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Should I still buy a diesel car?

Should I still buy a diesel car?

Dieselgate. NOx tax added to VRT. The rise and rise of plug-in hybrids and electric cars. Ever-more-frugal turbocharged petrol engines. There are plenty of reasons why people seem to be deserting diesel, for so long the favoured fuel choice in our country, but can you still buy a diesel car in this day and age?

New diesels: should I bother with them?

The latest diesels use AdBlue tanks of tailpipe-gas-cleaning additives and all the latest technology to make the output of their exhausts as clean as possible, in terms of NOx, carbon monoxide, particulate matter and other harmful nasties. This is because Euro 6 emissions standards, introduced in September 2015, require petrol cars to emit no more than 60mg/km of NOx, while diesels are capped at 80mg/km; in turn, this places them below the 81mg/km threshold for the highest NOx tax, and as most modern diesels emits around 43mg/km of NOx on average, then they’re below the lowest NOx tax barrier of 60mg/km. They also still emit less CO2 than petrol cars comparable for power and performance, so you’ll pay less motor tax on the diesels.

Used diesels: should I bother with them, either?

This is trickier. Used diesel imports from before 2015 are probably going to see a big hit in sales numbers here in Ireland, because they will likely incur very big NOx tax charges on VRT as a result of their exhaust emissions. You should, however, still be safe to buy second-hand diesels registered from 2016 onwards, as they will all be Euro 6-compliant and, assuming they are Irish cars in the first place, you don’t pay VRT (or, by extension, the NOx tax) on used motors.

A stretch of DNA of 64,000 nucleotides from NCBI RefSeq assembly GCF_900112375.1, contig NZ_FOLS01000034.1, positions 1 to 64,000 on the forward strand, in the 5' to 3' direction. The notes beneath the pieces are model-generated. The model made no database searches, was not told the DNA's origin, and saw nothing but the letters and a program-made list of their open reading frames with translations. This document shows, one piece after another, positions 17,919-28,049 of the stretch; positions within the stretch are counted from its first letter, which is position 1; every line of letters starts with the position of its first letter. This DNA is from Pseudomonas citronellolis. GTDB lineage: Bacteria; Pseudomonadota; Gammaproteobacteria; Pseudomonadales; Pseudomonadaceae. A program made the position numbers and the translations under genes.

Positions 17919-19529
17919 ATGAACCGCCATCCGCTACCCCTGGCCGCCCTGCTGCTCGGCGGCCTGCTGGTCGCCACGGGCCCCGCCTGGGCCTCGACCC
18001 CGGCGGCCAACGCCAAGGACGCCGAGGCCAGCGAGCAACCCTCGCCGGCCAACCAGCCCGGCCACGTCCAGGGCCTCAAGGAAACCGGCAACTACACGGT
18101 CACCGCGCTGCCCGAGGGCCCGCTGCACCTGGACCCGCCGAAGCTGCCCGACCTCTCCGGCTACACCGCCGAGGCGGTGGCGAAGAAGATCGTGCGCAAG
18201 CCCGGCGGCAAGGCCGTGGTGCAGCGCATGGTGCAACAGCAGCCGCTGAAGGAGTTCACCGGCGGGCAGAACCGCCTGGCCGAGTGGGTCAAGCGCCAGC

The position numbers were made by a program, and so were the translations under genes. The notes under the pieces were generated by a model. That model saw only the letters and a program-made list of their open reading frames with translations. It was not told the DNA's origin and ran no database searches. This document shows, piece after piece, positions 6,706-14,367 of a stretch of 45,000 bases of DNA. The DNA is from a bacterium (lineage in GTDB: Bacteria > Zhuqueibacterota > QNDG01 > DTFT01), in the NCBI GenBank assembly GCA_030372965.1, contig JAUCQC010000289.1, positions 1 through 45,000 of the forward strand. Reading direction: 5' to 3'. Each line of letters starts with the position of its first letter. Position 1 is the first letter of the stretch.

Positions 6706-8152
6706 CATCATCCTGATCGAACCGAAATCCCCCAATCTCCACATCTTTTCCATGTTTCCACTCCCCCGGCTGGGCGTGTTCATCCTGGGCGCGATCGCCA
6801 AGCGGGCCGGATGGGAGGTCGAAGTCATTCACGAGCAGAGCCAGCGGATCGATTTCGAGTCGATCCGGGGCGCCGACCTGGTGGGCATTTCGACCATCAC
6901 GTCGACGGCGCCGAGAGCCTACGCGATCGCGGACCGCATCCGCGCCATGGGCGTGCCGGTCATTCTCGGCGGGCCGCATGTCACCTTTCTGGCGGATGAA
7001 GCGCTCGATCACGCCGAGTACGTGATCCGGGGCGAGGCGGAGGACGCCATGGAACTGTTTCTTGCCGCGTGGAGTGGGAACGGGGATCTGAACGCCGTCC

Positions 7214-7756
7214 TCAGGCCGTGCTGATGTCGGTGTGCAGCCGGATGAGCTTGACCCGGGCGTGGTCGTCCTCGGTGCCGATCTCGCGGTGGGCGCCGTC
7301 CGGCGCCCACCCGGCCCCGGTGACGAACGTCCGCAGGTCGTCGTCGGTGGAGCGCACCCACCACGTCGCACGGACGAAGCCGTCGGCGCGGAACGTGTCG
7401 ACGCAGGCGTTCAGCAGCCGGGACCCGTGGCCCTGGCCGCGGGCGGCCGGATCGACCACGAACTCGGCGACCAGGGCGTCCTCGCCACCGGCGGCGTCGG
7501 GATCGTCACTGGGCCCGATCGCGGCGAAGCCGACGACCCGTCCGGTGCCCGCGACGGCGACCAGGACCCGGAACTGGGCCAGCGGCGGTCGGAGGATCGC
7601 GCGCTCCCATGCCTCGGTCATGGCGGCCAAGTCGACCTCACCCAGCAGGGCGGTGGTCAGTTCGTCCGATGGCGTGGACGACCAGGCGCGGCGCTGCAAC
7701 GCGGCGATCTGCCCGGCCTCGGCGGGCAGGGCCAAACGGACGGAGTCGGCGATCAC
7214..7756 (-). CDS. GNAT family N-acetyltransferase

Why would I need a diesel?

Because the quirks of WLTP economy and emissions testing are still not totally eradicated, even since the old NEDC cycle was discredited, and so plug-in hybrids (PHEVs) look a lot more economical than they actually are. While many manufacturers of PHEVs quote figures like 1.7 litres/100km and CO2 numbers well down in double digits, the reality is that they have to record these under WLTP. But, in truth, with a fully electric range of around 50km, these PHEVs do not return 1.7 litres/100km once they start using their combustion engines for any length of time. In fact, as the vast majority of PHEVs are petrol-electrics, they are much thirstier on fuel than a good turbodiesel when it comes to a long journey.

In short, there is a simple rule of thumb to determining if you need a diesel or not. If you do more than 30,000km per annum, you are going to be far better off in financial terms buying a good, solid Euro 6 diesel than you are any other car. Less than 30,000km, and you can start to look at petrol, PHEV and electric alternatives. The last two, in particular, are best suited to short-range commuters: urban and semi-urban dwellers who live in or near the cities where they work, who can regularly plug their part-electric/full-electric cars in on a daily basis to make the most of their capabilities.

So, I’m safe to buy a diesel in 2020, then?

You are indeed, as long as you pick one of the latest, cleanest models and you do a lot of kilometres on the road, each and every year. If we had to sound a note of caution, tax changes are not normally retrospective but there could be a crackdown on all combustion engines in the near future, as European governments try to shift us towards zero-emission vehicles to meet future emissions targets, but we cannot predict the future and neither can anybody else. And as, at the moment, manufacturers are still making lots of very clean and very efficient and very good diesels, you should be OK to buy one and use it for the next three to five years – at the least.

Carzone - 14-Jan-2020